This morning I got contacted by a newspaper asking me to write an article on the trans issue de jour. (Don’t ask, you don’t want to know). I’m not particularly interested in celebrity gossip, but I did think it might be useful to write something about how celebrity transitions, particularly Caitlyn Jenner’s, are something of a double-edged sword. They get us a lot of publicity, but it can often be bad publicity. Jenner, in particular, infuriates many trans activists because her life experiences, and some of her personal values, are so far removed from those of the rest of us.
Anyway, they said they liked my suggestion and I spent a couple of hours writing an article. When it came back from editing it was substantially revised. It was clear that the paper had an angle it wanted from the article, and where I hadn’t provided that they had put words in my mouth. They had also re-worked parts of my article in ways that would have got me crucified on Twitter had it been published. I suspect that they don’t fully understand what they did, because they are not as sensitive to the nuances of trans politics as I am, but trust me it was bad.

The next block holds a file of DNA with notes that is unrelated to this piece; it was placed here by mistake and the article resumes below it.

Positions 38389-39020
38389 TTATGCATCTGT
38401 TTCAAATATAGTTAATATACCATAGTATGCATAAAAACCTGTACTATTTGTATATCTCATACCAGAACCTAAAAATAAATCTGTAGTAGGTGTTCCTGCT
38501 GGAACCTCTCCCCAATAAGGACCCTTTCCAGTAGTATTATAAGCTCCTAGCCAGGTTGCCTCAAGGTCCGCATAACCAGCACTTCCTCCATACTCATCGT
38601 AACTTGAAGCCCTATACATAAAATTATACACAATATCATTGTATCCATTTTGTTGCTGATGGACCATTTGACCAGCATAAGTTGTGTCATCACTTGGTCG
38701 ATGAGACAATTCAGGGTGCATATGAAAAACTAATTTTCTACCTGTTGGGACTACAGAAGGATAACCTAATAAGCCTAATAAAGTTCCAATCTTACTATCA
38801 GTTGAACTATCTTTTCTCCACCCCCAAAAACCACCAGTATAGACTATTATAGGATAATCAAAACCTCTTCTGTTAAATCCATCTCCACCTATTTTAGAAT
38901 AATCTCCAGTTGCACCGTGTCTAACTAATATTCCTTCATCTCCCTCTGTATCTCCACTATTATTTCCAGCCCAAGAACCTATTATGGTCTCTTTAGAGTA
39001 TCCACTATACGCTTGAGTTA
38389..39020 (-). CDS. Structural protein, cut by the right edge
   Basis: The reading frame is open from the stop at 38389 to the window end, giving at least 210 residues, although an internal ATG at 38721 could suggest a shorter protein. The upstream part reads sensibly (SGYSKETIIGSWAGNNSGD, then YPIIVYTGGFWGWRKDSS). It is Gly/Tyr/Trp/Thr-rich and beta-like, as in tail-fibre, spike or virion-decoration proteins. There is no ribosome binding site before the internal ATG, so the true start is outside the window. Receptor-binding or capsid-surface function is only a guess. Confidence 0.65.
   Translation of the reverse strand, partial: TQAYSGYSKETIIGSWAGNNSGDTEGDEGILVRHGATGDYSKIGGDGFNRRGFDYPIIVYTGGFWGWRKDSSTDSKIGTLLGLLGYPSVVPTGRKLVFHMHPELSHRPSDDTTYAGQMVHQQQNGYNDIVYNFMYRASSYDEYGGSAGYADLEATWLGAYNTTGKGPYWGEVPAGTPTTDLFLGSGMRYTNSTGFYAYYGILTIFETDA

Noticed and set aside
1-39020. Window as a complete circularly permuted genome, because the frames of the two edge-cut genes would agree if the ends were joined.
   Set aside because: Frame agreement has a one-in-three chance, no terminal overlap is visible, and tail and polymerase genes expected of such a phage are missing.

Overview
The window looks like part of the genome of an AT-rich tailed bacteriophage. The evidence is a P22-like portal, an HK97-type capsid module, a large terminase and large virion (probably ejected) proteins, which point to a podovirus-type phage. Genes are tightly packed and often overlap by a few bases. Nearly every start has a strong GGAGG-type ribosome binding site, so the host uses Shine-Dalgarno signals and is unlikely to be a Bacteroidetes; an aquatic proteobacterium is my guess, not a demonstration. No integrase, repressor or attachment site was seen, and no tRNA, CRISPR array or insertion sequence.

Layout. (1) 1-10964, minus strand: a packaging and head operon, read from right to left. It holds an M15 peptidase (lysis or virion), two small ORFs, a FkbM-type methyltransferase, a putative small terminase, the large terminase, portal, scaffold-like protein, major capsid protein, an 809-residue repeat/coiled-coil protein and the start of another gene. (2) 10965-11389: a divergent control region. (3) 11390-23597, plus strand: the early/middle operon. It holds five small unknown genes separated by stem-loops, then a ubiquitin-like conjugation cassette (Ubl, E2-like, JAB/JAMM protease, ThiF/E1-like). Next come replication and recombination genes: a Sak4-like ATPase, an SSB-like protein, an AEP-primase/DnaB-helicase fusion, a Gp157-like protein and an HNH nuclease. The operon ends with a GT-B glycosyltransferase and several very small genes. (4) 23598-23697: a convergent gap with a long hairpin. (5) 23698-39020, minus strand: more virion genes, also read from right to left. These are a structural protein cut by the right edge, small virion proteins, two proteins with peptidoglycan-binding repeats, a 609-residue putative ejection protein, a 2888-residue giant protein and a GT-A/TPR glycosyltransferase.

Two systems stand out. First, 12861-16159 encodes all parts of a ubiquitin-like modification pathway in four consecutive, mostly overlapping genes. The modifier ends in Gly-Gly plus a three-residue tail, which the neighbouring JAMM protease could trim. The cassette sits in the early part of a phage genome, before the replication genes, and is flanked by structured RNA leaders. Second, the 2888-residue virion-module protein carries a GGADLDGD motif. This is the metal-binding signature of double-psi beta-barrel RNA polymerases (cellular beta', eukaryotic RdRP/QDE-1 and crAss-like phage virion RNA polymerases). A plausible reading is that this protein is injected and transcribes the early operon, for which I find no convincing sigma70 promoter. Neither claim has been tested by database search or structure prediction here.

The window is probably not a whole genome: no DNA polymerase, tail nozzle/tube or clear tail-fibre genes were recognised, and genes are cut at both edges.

So I pulled the article. I have quite enough (unpaid) work to do right now, and I have a sneaking suspicion that carrying on with it would just have resulted in my getting pressured to approve things I didn’t want to say.
Doubtless that means that I won’t get contacted by newspapers again. I’m OK with that. If people aren’t prepared to trust my expertise, and want to sex up things I have written to create controversy, I don’t want to work with them. We’ve gone way beyond the point where we should be grateful for any acknowledgement that we exist. If people want me to work for them for free, they can start by showing a bit of respect rather than thinking they can use me as a front for what they want said on trans issues.